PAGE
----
Brand Hong Kong (or BrandHK) was launched in 2001 as a government programme designed to promote Hong Kong
as "Asia’s World City". The purpose of this concept is to create a reputation of Hong Kong as a top international city. This idea was formed after the transfer of sovereignty over Hong Kong
in 1997, the event that made Hong Kong a special administrative region
. The branding features Hong Kong as a place where "creativity, entrepreneurship, global connectivity, security and rich diversity".
In 2010, following a major review and public engagement exercise, BrandHK was updated, incorporating changes to its visual identity, core values, attributes and brand platform.
The idea of “branding” Hong Kong originated in 1997, when much attention was focused on the handover of Hong Kong to China. The handover led to concerns over Hong Kong's ability to remain as an international financial centre
as well as a global city
. The decision to develop BrandHK was finally taken by the Government of Hong Kong
Extensive research and consultation was undertaken in Hong Kong and internationally, leading to the choice of “Asia’s World City” as the brand motto that best reflects the city's traits, while a stylised dragon was considered to best represent the Hong Kong's visual identity. The Government Review in 2008 was undertaken to identify changes that had taken place in and around the city since 2001, and to incorporate those changes into the brand.
The Government of Hong Kong has strongly promoted such branding, and has been well-known by Hong Kong people. Promotional items and banners have been seen on buses, ships, streets banners, etc.
File:HK CWB 銅鑼灣 維多利亞公園 Victoria Park 紅燈籠 red lanterns night Sept-2013 Asia's World City sign.JPG|BrandHK printed on red lanterns in Victoria Park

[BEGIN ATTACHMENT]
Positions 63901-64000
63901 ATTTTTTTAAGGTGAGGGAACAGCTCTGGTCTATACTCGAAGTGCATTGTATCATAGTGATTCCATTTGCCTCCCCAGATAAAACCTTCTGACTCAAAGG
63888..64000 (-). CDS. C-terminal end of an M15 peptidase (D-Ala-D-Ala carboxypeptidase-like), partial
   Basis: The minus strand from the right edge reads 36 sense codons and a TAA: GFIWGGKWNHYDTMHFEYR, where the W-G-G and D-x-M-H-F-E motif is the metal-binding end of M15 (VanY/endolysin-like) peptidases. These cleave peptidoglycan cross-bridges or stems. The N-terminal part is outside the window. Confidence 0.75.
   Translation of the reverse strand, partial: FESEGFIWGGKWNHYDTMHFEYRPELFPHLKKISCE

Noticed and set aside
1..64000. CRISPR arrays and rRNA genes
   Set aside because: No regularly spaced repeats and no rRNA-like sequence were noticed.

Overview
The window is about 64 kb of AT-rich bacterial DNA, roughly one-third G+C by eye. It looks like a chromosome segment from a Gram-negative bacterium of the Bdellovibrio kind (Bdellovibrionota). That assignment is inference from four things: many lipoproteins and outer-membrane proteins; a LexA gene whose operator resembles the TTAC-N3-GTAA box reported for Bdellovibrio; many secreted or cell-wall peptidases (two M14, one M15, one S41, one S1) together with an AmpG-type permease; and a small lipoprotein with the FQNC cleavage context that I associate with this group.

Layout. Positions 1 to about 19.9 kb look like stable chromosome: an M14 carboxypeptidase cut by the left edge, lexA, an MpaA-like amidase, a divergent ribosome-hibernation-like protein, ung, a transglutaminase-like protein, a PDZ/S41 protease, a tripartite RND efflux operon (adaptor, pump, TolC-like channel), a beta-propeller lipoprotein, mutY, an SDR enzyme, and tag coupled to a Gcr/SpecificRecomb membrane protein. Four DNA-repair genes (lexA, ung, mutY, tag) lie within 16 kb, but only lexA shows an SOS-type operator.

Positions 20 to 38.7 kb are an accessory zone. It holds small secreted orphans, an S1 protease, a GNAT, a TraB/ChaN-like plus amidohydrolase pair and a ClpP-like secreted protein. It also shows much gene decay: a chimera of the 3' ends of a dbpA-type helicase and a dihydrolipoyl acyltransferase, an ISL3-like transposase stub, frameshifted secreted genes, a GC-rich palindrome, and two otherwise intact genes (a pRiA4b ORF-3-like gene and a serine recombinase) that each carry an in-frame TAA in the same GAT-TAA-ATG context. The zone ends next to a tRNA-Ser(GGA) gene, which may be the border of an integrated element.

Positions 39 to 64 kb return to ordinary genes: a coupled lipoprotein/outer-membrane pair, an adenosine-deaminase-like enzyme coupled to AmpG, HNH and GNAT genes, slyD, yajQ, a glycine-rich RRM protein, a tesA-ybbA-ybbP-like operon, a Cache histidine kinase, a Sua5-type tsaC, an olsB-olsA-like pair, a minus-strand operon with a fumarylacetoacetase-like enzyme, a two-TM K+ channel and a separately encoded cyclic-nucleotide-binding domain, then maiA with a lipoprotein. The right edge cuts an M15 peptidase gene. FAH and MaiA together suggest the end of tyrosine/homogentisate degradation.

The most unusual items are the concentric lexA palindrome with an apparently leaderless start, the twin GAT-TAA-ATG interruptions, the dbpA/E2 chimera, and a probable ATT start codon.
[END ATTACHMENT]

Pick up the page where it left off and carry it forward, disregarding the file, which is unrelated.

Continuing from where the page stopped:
File:HongKongWorldCityBanner.png|Promotional banners on the streets
File:Hong Kong Brand 7020077.JPG|Branding on the exterior of a boat
File:Hkapt brand.JPG|Branding in the Hong Kong International Airport
File:Christmas in Asia's World City (3041812959).jpg|Banner in the airport
File:2005TIBE Hong Kong Hall sign.jpg|Promotional poster captured in the Taipei International Book Exhibition Hong Kong's booth
File:Star Ferry with Brand Hong Kong 5695.JPG|Branding on the exterior of a boat
File:Hong Kong Brand banner 8473.JPG|Promotional banners on the streets
File:HK Central 民耀街 Man Yiu Street footbridge banner FIA Formua E HKT ePRIX October 2016 DSC.jpg|Banners on a footbridge in Central for the Hong Kong ePrix Formula E event.
File:HK City Hall City Gallery 中環 展覽館 view carpark Central Edinburgh Place Jan-2013 Hong Kong Asia's World City.JPG|Promotional banner near the City Gallery
File:Hong Kong Airlines, A330-243, B-LNJ 20130918.JPG|BrandHK printed on a Hong Kong Airlines A330
The original image design incorporated the Chinese character
s of Hong Kong () as well as the city's initial 'HK'.
In 2010, following a Government review, the dragon logo was updated, making the dragon head smaller and incorporating three streak of ribbons behind the dragon's head. It also brought a more colourful design, referring to Hong Kong's "diversity and dynamism". The blue and green ribbons symbolise the nature and sustainable environment of Hong Kong, while the red ribbon symbolises Lion Rock
, indicating the spirit
of the Hong Kong people.
Upon unveiling of the new-style "ribbon" logo in 2010, it was criticized that the fees paid to the branding company could not be justified by the limited updates to the logo. The article also included interview quotations from the designer of the previous brand image, who disliked the removal of the 'HK' and '香港' characters from the dragon 'flames', suggesting that the change reduced the meaning of the brand.
Despite the promotion from the government to build such image to the city, criticism has raised throughout the years. Incidents such as racist acts to ethnics minorities from police, news about Hong Kong's low city competitiveness rankings and low liveability rankings, and the intense conflicts between Hong Kong people and the Chinese government has raised doubt to such branding to the city.
Category:Culture of Hong Kong
Category:Government of Hong Kong
Category:Economy of Hong Kong
Category:Tourism in Hong Kong